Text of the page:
Budapest, 26 April 2014
Edith Brown Weiss, Francis Cabell Brown Professor of International Law at Georgetown Law
Marisa Quaresma dos Reis, Associated Research Fellow, Lisbon Centre of Research in Public Law, University of Lisbon, School of Law
Ludwig Krämer, Director of the ClientEarth Aarhus Centre
Joerg Chet Tremmel, PhD Associate Professor at Eberhard Karls University, Tübingen
Wybe Douma, Senior Researcher at the Asser Institute – Centre for International and European Law
John Lotherington, Chair of the Foundation for Democracy and Sustainable Development
Jorge E. Vinuales, Harold Samuel Professor of Environmental Law and Policy, University of Cambridge
János Zlinszky, Associate Professor at Pázmány Péter Catholic University, Budapest
Sándor Fülöp, President of the Environmental Management and Law Association, Budapest
Axel Gosseries, Professor at Louvain University
Christina Binder, Associate Professor of International Law at the Department of European, International and Comparative Law at the University of Vienna
Robert Unteregger, Co-founder and Director of the Swiss Future Council Foundation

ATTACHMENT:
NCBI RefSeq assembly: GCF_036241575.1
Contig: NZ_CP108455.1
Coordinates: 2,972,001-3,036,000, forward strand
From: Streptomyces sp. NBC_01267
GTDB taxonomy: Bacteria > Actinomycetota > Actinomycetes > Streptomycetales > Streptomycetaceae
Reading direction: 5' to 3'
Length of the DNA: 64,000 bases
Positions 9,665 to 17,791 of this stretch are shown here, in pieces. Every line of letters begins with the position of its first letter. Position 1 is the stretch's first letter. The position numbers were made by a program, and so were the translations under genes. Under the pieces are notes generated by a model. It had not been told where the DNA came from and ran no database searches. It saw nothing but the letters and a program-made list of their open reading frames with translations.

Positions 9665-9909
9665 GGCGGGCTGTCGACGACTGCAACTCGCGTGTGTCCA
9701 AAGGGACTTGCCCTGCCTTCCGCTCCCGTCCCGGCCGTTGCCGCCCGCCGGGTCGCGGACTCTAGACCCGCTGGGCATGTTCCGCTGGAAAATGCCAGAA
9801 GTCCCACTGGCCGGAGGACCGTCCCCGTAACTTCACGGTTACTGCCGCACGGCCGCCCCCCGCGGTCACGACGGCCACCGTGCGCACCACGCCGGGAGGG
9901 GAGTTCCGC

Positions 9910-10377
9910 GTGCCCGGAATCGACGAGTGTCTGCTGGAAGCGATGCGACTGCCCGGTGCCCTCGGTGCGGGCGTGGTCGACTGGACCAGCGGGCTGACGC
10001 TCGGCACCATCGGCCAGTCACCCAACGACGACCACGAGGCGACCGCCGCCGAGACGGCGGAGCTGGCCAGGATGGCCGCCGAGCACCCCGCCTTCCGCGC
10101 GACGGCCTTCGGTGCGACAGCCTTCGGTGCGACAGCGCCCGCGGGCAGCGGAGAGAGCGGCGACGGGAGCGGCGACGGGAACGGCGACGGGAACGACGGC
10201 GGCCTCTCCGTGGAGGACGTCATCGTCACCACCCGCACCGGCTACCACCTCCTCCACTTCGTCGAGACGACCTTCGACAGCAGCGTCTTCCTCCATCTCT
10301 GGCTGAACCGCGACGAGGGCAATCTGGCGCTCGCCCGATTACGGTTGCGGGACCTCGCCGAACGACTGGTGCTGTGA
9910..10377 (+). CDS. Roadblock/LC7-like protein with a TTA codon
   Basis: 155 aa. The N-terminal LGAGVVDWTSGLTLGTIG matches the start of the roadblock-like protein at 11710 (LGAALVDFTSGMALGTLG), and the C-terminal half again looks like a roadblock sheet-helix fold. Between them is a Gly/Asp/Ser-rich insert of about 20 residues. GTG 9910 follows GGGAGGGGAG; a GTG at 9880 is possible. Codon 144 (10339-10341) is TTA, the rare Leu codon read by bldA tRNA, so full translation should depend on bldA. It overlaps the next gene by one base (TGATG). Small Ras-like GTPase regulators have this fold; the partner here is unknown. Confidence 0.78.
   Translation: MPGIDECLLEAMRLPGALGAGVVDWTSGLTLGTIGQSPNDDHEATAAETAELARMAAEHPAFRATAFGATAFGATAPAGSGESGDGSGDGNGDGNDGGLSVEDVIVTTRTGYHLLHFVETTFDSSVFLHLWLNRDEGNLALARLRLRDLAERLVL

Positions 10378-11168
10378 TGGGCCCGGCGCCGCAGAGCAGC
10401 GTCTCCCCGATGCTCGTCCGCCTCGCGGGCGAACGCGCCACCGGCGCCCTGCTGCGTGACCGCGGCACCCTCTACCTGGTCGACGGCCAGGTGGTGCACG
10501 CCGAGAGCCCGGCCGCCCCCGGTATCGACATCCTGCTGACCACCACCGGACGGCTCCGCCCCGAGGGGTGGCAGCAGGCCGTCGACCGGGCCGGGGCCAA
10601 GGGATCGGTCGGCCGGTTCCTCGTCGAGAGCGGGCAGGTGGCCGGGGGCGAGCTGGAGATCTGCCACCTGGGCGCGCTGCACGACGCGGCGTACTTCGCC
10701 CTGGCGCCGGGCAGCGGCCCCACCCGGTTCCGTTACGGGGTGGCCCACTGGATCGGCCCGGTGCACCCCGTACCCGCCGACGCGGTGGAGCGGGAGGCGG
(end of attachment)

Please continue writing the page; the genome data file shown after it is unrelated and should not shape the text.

Günther Bachmann, Secretary General of the Council for Sustainable Development, Germany
Peter Davies, Commissioner for Sustainable Futures, Wales
Valerie Wilms, Parliamentary Council on Sustainable Development, Germany (in her personal capacity)
Marcel Szabó, Ombudsman for Future Generations, Hungary (in his personal capacity)
Konrad Lachmayer, Research Chair at the Hungarian Academy of Sciences, Institute of Legal Studies
Gyula Bándi, Jean Monnet Professor at the Pázmány Péter Catholic University, Budapest, Hungary
Julia Pitts, Senior Manager, Office of the Commissioner for Sustainability and the Environment, Australia
Shlomo Shoham, Former Commissioner for Future Generations, Israel; Chair of the Sustainable Global Leadership Academy
Robert Neil, Commissioner for Sustainability and the Environment, Australian Capital Territory
Jan Van de Venis, Director Legal Desk, WaterLex; Chair of Worldconnectors Working Group Dutch Ombudsperson for Future Generations
Catherine Pearce, Director of the Future Justice Department, World Future Council
Paula Tiihonen, Counselor of the Committee for the Future, Finland (in her personal capacity)
Dinah Shelton, Manatt/Ahn Professor of International Law at the George Washington University Law School
Jonas Ebbesson, Professor of environmental law, Stockholm University (in his personal capacity)
Partner institutions:
World Future Council
Lisbon Centre of Research in Public Law, University of Lisbon, School of Law, Portugal
Foundation for the Rights of Future Generations
T.M.C. Asser Institute for International and European Law, the Netherlands
Swiss Future Council Foundation, Switzerland
Foundation for Democracy and Sustainable Development, United Kingdom
Waterlex International Secretariat, Switzerland
WolrdConnectors, the Netherlands
Stand Up For Your Rights, the Netherlands